Planning and Mitigating Tsunami Damages

By analyzing the correlation between the wave height and the damage suffered of the structures, as well as a detailed analysis of the nature of the damage, and its categorization, we should be able to anticipate and mitigate the disastrous damages.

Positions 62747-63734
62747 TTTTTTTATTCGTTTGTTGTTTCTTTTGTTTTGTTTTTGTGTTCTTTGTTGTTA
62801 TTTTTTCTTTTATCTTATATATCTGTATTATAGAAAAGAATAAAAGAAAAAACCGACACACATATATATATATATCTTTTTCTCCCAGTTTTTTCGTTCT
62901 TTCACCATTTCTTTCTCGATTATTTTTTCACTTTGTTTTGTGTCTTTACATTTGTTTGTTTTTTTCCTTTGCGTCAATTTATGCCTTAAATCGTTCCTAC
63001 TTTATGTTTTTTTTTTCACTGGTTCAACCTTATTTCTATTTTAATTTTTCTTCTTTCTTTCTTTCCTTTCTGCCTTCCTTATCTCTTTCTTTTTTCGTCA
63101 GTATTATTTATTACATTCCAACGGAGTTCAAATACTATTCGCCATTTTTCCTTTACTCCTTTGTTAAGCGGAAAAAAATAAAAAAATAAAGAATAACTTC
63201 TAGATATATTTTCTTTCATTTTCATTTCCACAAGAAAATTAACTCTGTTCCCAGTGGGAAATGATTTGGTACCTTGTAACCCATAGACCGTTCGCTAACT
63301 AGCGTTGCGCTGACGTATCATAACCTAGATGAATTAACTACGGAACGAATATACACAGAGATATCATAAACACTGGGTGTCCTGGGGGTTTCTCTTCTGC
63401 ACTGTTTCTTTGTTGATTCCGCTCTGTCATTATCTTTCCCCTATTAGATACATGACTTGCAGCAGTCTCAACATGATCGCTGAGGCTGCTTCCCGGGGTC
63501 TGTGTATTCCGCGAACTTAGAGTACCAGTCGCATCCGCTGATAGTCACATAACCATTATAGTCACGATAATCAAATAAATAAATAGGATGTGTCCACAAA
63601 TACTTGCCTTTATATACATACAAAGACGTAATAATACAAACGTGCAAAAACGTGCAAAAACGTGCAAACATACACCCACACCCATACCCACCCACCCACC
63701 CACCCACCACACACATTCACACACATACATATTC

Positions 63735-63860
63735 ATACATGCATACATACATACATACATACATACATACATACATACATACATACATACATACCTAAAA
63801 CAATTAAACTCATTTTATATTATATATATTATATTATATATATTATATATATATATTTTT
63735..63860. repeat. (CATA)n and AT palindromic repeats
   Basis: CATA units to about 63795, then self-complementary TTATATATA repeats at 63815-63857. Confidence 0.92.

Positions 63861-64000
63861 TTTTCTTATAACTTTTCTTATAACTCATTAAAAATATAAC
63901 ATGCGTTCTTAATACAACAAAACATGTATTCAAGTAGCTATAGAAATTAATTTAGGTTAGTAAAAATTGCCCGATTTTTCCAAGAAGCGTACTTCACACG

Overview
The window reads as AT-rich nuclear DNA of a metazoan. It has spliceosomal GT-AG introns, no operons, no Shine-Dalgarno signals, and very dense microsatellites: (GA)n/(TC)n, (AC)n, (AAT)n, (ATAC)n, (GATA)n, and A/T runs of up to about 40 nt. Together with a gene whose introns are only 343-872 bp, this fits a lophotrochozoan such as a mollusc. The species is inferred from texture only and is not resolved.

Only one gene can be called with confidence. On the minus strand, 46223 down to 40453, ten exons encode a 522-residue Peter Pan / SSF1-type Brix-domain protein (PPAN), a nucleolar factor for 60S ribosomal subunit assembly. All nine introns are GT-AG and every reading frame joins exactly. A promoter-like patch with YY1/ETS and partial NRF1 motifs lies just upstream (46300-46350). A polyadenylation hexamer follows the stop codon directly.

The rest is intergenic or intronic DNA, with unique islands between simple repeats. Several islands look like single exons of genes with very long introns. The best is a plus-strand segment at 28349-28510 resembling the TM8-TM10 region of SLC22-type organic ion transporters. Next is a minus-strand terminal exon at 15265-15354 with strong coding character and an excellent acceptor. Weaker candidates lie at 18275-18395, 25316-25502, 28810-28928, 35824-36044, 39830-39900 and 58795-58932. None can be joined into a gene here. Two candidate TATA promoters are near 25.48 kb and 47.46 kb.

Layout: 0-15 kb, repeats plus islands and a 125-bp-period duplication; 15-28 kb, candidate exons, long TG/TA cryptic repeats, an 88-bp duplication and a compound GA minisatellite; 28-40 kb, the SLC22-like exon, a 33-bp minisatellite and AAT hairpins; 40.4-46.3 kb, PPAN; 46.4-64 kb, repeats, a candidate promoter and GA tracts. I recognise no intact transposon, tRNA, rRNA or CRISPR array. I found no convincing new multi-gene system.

Sri Lanka is only one of the many countries around the Indian Ocean that suffered damage at the hands of the Tsunami caused by the earthquake off the Sumatran coast on 26 December 2004 measuring around 9.3 on the Richter scale. The coastline from the Western coastal line, through the Southern and Eastern coastal regions to the Northernmost point of the island suffered heavy damage, by either direct or diffracted waves, some of which were as high as fifteen meters. was affected by a combination of direct, diffracted and reflectedwaves.Wave heights are estimated to have reached up to 15 m. How ever, this research concerns about the waves of average height 2 to 5 m. It was found through this research that the buildings of various heights, behaved differently to the various heights of waves. Major threats to a structure when faced with a Tsunami is threefold. Namely: Overturning, Sliding and Scouring. Some of the examples of these forms of damages can be described by bringing into attention the damages that have been done to the buildings in different areas. The damages are mainly dependent on the heights of the waves. After the post Tsunami situations were considered, a detailed analysis of the relationship between the heights of the waves and the severity can be made. However, the preparation for damage aversion/ mitigation is the key aspect. The fundamental requirements are to consider the zoning and siting issues, in addition to building planning and structural planning. The use of foundations at a sufficient length, adding redundancies by adding a minimum of four columns and using a horizontal beam for tying down the roof are good things to begin with. 

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